We returned to Ohio in the early morning hours of the 10th of March from attending Sandy’s memorial service at the Chapel on Tulane’s campus in New Orleans.
It was wonderful: everyone’s words, seeing familiar faces again, wandering around the art building. I, of course, botched my own small part in reading the eulogy by mistakenly foregoing the introduction and forgetting to start the Powerpoint. But thanks to the help of others, including Blake, I finally got going on presenting the wonderful eulogy written by Sandy’s mentor, Judith Burns-McCrea, with accompanying PowerPoint.
Since I know many of you were not able to make the memorial service, I wanted to present the eulogy online with the images so that you could attain a part of the experience. There were so many other wonderful presentations by Aaron Collier, Brian Hitselberger, Sebastian Lourido, Teresa Cole and many others. I wish I could share it all with you.
Even during the service, images were stirring in my mind, and I hope to collect the wonderful texts spoken by the above mentioned folks and turn them into a Story Map print, replete with images of 7 cakes, arch support, cigarettes, vitamins, coffee stains, ice burgs, bees, gardening implements and other remembrances of Sandy.
In any case, here it is, including the introduction I botched. If only I could fix reality with digi-tality…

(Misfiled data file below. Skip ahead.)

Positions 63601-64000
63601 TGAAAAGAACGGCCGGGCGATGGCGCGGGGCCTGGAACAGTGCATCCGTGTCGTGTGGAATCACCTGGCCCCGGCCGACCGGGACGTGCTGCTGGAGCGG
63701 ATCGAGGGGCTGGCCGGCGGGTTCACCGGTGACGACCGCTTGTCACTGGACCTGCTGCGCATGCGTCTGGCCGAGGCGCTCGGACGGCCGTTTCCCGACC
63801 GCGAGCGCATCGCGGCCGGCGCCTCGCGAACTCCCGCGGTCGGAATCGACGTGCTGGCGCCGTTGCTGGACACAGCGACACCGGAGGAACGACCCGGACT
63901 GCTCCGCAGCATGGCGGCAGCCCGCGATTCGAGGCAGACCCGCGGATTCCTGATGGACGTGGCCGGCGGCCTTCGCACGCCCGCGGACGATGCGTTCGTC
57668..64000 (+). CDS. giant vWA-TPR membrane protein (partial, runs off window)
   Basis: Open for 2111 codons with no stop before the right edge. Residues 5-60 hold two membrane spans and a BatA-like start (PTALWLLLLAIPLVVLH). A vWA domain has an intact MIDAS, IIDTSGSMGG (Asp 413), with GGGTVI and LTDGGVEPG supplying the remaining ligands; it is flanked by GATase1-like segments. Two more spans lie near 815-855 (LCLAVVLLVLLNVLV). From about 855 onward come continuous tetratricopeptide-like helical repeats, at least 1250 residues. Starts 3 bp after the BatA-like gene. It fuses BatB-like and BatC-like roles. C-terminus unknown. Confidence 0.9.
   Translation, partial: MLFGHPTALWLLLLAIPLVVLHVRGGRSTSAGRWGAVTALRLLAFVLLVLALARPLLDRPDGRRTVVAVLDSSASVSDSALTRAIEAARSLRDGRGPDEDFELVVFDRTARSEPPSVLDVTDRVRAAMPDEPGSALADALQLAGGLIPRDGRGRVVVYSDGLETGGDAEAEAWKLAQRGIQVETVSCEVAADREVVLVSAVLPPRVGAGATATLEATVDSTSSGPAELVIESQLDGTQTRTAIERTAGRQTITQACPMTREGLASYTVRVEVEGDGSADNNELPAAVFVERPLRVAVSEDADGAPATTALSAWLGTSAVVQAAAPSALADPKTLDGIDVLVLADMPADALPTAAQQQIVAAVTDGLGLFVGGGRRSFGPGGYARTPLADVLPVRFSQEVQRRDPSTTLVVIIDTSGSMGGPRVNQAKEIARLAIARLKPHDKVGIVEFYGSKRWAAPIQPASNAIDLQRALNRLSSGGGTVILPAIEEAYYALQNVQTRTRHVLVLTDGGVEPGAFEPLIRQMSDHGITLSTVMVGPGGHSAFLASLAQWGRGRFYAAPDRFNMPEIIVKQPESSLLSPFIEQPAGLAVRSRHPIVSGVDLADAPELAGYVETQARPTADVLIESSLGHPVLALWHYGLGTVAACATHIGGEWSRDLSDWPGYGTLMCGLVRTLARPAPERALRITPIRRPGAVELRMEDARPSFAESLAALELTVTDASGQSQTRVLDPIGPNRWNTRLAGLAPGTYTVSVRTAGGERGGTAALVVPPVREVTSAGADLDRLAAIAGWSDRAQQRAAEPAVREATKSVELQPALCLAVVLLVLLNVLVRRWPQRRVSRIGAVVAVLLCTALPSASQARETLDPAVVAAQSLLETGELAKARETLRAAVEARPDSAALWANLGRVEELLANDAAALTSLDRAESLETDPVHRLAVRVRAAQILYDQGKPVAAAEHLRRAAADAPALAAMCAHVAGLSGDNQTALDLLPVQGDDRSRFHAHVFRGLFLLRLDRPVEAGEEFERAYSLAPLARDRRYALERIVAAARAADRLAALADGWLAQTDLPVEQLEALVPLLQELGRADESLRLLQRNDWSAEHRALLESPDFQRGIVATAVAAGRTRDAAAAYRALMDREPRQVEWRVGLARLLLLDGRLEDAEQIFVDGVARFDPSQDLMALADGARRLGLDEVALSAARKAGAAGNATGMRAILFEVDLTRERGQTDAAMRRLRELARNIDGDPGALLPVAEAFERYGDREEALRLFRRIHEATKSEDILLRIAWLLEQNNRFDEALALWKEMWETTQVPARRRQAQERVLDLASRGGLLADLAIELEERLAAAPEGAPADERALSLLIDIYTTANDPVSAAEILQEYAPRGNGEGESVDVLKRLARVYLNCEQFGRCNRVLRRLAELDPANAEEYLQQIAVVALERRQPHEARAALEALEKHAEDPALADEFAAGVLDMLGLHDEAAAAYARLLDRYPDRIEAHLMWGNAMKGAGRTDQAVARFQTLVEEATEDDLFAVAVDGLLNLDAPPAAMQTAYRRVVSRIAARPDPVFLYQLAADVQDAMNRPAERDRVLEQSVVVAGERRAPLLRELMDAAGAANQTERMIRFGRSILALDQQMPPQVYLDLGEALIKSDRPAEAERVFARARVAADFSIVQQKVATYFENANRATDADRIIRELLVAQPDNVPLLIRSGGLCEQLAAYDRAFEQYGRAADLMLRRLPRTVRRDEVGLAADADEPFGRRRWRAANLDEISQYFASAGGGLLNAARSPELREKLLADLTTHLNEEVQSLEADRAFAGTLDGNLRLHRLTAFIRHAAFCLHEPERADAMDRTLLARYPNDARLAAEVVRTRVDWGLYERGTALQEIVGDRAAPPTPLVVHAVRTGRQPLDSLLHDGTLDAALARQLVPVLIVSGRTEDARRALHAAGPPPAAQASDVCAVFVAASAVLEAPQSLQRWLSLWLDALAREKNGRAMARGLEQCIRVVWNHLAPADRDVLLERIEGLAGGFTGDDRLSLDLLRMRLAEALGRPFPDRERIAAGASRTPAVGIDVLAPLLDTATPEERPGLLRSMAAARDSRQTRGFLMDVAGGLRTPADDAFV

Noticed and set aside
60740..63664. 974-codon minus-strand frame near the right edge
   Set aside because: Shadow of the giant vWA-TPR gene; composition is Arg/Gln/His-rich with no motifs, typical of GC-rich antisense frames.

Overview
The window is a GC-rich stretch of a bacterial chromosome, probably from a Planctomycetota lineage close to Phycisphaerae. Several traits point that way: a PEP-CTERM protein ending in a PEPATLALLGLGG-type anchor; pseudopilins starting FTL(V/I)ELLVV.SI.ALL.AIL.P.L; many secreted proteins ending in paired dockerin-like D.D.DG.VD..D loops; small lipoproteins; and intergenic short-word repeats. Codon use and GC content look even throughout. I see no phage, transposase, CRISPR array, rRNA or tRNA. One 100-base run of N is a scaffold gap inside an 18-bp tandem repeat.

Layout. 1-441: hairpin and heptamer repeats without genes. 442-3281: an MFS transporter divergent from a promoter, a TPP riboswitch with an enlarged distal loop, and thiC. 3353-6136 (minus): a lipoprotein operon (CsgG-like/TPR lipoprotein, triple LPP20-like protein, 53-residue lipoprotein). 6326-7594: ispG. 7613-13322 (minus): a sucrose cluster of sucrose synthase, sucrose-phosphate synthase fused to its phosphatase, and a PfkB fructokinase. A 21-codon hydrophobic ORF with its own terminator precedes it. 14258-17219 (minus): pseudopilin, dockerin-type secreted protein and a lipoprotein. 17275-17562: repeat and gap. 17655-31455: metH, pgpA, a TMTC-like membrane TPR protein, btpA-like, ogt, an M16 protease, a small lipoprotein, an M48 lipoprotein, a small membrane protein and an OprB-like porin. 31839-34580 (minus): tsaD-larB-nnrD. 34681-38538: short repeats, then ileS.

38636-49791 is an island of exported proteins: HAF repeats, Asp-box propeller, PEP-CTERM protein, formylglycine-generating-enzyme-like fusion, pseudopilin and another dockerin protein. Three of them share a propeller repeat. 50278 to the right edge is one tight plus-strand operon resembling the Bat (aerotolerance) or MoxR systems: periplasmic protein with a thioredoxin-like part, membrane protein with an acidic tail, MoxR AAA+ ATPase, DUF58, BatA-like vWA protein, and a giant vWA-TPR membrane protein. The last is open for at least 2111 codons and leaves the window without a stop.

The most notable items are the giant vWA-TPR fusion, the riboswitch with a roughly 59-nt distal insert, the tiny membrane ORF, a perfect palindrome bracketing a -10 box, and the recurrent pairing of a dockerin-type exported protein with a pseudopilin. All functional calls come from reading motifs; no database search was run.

PREFACE TO EULOGY FOR SANDY CHISM
The eulogy that I am about to present was written by Judith Burns-McCrea for Sandy’s funeral in Great Bend, Kansas earlier this year.
Judy met Sandy in 1987 when Sandy began her Freshman year at Bethany College in Lindsborg, Kansas, where Judy was teaching painting and drawing. They formed a bond of friendship that lasted until Sandy died in January of this year. Judy was an early mentor, and persistent advocate for Sandy throughout her career.
While still at Bethany, Sandy suffered a deep personal tragedy and told Judy that she was going to quit school. But Judy persuaded Sandy to continue her studies, and the rest is now history. Incidentally, if Judy had not persuaded Sandy to stay in school at Bethany, Sandy would probably have never met Lane, who fell in love with her a year later and eventually became her husband.
The following eulogy is a wonderfully poetic tribute from a loving friend and fellow artist.
Eulogy — Sandy Chism
I like to think of Sandy Chism as a slender young woman sitting on the back steps of a white house in Great Bend, Kansas on a melancholy grey afternoon. She picks up a stick to draw lines in the dirt, then tired of that, she finds a piece of string and part of an abandoned nest to wrap and shape into a version of the bird that once lived there. Only then does she feel satisfied….close to the creatures around, kindred lives. In this way, by staying close to nature, Sandy’s life was made whole and the soul of an artist was born.
In addition to the genuine loss and uncertainty that we experience after anyone’s death, when an artist like Sandy Chism passes from this world, a pathway is closed. In addition to losing all that was the person, we will be sad to not see new beautiful paintings.